It is recommended to have a maximum of 9 and a minimum of 3 scrum teams in a Nexus team. Any number of Nexus teams can be set up within an organization, depending on the size of the organization and the number of products to be developed.

Nexus extends Scrum with a new role and some advanced events and artifacts.

The first of the roles defined with Nexus is the Nexus Integration Team (NIT). The Nexus integration team deals with the resolution of any technical or non-technical integration issues between Scrum teams. These include problems, risks, obstacles, and dependencies. Members of this team may also work in different roles within Scrum teams, but should always prioritize the integration team's work first. Because any problem that will disrupt the functioning of the teams is much more important. This team consists of the Product Owner, a Scrum Master, and elected representative members. The NIT may change over time, except for the product owner.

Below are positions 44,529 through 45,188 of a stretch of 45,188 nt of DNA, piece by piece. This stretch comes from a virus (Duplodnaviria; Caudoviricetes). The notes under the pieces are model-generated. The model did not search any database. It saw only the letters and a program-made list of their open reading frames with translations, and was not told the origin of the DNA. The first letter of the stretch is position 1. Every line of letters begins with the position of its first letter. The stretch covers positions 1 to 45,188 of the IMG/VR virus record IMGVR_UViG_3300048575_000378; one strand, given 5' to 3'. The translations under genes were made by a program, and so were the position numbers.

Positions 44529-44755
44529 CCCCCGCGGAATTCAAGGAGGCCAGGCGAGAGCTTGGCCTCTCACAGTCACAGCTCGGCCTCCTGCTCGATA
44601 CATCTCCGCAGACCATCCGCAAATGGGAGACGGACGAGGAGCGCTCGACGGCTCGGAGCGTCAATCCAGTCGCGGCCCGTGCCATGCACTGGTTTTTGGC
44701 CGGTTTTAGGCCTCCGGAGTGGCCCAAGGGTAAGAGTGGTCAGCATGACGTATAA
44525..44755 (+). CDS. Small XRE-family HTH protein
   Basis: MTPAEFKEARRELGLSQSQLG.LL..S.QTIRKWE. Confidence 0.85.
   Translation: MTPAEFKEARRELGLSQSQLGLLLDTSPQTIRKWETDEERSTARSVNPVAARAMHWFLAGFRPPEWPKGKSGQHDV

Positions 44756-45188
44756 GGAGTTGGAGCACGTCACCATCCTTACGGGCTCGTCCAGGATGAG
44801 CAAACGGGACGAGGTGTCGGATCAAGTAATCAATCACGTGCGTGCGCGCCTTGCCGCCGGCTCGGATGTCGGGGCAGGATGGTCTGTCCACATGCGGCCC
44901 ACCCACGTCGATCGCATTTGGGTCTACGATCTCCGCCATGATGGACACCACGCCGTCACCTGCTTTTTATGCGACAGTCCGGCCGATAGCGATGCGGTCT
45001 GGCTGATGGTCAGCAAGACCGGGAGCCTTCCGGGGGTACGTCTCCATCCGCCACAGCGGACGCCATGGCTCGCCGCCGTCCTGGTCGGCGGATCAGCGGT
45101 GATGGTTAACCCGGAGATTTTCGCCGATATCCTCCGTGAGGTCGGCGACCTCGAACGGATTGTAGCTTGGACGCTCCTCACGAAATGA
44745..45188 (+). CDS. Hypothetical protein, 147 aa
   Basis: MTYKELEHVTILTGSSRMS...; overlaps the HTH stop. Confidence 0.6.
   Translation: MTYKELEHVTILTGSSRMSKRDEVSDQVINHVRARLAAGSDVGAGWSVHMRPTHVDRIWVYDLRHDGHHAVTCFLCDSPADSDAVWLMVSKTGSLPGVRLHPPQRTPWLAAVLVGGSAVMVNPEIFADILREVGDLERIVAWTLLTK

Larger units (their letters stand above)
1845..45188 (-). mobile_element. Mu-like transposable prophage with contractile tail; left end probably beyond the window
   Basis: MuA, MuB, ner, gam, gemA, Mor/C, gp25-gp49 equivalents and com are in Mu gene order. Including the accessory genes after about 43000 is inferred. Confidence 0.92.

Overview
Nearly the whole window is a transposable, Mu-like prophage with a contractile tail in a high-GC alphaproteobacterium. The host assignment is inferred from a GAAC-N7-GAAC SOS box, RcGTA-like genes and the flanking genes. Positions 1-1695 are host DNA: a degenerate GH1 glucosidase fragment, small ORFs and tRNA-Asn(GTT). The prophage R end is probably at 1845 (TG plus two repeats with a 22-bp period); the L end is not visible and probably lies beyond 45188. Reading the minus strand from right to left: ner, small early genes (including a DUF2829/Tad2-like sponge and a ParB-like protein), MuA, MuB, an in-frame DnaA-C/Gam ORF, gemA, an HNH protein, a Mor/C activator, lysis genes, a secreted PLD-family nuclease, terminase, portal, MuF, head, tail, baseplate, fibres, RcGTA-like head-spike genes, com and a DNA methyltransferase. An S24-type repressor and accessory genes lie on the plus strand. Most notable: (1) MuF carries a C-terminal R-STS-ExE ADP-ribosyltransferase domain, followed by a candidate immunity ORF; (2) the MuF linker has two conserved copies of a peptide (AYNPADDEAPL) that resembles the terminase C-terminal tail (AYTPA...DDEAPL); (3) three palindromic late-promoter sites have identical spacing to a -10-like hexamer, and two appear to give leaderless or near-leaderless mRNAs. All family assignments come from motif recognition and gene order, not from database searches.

There are three works defined by the Nexus framework:

1. Nexus Target,

2. Nexus Sprint Backlog and

3. Integrated product part.


The Nexus Goal is a common goal for all Nexus teams. The Nexus Sprint Backlog is the result of the first session of the Nexus Sprint planning meetings. This list is the sum of the work items that all Scrum Teams have committed to completing in this Sprint. They are updated with daily Nexus meetings. The integrated product part is the final output of Nexus.

At the end of each sprint, each Nexus team must produce a functional, value-added product piece that can be integrated into the core product. The integrated product part is presented to the stakeholders at the Nexus Sprint Review Meeting, which takes place at the end of each Sprint. This part of the product is expected to meet the definition of Done.